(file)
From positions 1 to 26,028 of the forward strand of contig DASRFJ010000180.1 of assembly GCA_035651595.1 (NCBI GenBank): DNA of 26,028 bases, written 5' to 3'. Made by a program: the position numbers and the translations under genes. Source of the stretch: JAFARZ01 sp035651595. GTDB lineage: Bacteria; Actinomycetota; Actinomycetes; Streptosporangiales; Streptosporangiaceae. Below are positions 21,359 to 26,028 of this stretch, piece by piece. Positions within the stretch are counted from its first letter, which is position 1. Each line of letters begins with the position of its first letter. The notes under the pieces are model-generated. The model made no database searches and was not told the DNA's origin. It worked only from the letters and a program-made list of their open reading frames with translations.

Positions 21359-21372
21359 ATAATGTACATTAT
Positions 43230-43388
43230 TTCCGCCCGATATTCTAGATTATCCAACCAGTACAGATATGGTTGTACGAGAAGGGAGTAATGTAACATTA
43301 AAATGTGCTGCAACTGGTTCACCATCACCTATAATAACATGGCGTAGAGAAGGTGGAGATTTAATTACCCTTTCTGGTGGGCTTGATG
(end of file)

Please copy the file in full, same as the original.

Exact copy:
From positions 1 to 26,028 of the forward strand of contig DASRFJ010000180.1 of assembly GCA_035651595.1 (NCBI GenBank): DNA of 26,028 bases, written 5' to 3'. Made by a program: the position numbers and the translations under genes. Source of the stretch: JAFARZ01 sp035651595. GTDB lineage: Bacteria; Actinomycetota; Actinomycetes; Streptosporangiales; Streptosporangiaceae. Below are positions 21,359 to 26,028 of this stretch, piece by piece. Positions within the stretch are counted from its first letter, which is position 1. Each line of letters begins with the position of its first letter. The notes under the pieces are model-generated. The model made no database searches and was not told the DNA's origin. It worked only from the letters and a program-made list of their open reading frames with translations.

Positions 21359-21372
21359 ATAATGTACATTAT
Positions 43230-43388
43230 TTCCGCCCGATATTCTAGATTATCCAACCAGTACAGATATGGTTGTACGAGAAGGGAGTAATGTAACATTA
43301 AAATGTGCTGCAACTGGTTCACCATCACCTATAATAACATGGCGTAGAGAAGGTGGAGATTTAATTACCCTTTCTGGTGGGCTTGATG